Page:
2) We went to a tea-house where we drank tea and watched an hour and a half long show with many different entertainment acts, all of which were pretty impressive. Unfortunately, few of us could understand anything that was said, as it was all in Sichuan native language.. I was lucky in that the girl I sat next to spoke it as her native language, and she translated for me. Most of the performances had no real language barrier though, so all of us still really seemed to enjoy it. We also visited a couple of museums and historical houses which all seemed to blend together in my mind. Nothing really standout, but a lot of generally interesting stuff. Also visited the “Giant Buddah” which was, as it sounds, a giant Buddah statue carved into the side of a mountain about 3 hours outside of Chengdu. Some people hit me up to take pictures with them there, but that was the only time in Sichuan that happened.
3) Did Karaoke for my first time! And it actually wasn’t nearly as bad as I expected it to be. I was drafted to solo Jason Mraz’s “I’m Yours” and had fun with that. :P Also sang parts of “21 Guns,” “How Far We’ve Come,” “I Want It That Way,” and “I Gotta Feeling.” Song selection was about 50% Chinese, 50% English.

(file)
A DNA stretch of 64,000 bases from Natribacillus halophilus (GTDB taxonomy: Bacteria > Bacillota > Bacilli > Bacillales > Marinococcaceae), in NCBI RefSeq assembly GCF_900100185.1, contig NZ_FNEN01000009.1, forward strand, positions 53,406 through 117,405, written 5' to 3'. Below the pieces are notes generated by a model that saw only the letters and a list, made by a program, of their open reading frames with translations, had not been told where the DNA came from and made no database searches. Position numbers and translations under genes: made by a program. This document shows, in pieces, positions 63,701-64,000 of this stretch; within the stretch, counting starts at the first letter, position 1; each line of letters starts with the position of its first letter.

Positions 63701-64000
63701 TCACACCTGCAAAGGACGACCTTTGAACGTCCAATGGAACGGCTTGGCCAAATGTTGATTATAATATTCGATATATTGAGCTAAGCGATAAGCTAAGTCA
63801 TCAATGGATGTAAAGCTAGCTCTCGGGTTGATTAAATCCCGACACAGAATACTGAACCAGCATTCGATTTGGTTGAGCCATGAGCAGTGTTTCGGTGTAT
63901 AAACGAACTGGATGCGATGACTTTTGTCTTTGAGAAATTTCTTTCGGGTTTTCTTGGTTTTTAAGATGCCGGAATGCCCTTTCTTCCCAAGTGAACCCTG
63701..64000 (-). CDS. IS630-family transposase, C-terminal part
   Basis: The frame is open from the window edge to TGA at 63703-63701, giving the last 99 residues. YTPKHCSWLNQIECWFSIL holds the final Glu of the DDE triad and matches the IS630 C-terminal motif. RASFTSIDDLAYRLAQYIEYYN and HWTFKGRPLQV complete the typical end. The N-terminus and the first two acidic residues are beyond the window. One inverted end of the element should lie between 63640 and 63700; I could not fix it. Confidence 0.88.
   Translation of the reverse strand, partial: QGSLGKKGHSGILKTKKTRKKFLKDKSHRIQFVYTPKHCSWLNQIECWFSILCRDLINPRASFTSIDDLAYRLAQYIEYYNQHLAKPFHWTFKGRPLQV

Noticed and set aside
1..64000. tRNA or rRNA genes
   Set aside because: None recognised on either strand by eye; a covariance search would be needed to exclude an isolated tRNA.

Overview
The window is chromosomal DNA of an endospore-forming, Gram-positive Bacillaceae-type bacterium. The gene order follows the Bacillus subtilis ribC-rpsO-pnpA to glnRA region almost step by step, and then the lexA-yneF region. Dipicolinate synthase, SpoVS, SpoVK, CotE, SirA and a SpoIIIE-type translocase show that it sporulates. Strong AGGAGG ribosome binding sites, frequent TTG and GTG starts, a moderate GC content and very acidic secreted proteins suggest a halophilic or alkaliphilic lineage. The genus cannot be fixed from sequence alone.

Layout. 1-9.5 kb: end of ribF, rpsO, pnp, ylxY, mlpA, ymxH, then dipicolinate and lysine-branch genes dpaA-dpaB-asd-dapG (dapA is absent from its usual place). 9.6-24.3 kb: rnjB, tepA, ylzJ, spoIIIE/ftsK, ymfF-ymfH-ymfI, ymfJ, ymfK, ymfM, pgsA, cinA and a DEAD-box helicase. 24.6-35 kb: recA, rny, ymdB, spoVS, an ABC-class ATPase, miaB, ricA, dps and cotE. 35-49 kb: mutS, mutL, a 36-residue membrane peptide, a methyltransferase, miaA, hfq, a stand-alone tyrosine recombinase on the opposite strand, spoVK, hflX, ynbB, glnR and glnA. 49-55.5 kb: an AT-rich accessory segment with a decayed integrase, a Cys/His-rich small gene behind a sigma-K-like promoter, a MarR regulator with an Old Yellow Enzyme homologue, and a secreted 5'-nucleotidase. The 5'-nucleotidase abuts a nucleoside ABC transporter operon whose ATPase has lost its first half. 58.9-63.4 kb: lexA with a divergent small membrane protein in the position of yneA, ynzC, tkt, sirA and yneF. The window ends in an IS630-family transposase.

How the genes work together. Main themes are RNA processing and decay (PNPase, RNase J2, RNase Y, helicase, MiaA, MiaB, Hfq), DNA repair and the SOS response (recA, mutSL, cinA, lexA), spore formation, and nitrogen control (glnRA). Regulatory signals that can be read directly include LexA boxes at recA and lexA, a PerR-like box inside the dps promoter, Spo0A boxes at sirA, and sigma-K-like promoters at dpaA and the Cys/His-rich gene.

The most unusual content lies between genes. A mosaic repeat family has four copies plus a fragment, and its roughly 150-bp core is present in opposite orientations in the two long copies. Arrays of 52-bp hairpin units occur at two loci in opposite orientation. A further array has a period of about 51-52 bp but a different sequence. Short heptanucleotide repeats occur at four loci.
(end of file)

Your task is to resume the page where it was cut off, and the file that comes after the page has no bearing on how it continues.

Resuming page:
If I think of something else to write about I’ll post it later, this seems like enough text for now.. ><
Oh yeah I did the worst job ever of packing from Tsinghua to Sichuan, and forgot my camera charger and my razor charger… So I’m rationing my remaining battery and I guess I won’t be shaving till I get back to Beijing… >< Ah well…
Do a lot of people stop you to take a picture with you in China?
I’d say well over a dozen people have, mostly at public touristy places (Bird’s Nest, Forbidden City, Summer Palace, etc). Supposedly it’s more common in rural China, which is where we’re headed next week on our study tour! So we’ll see.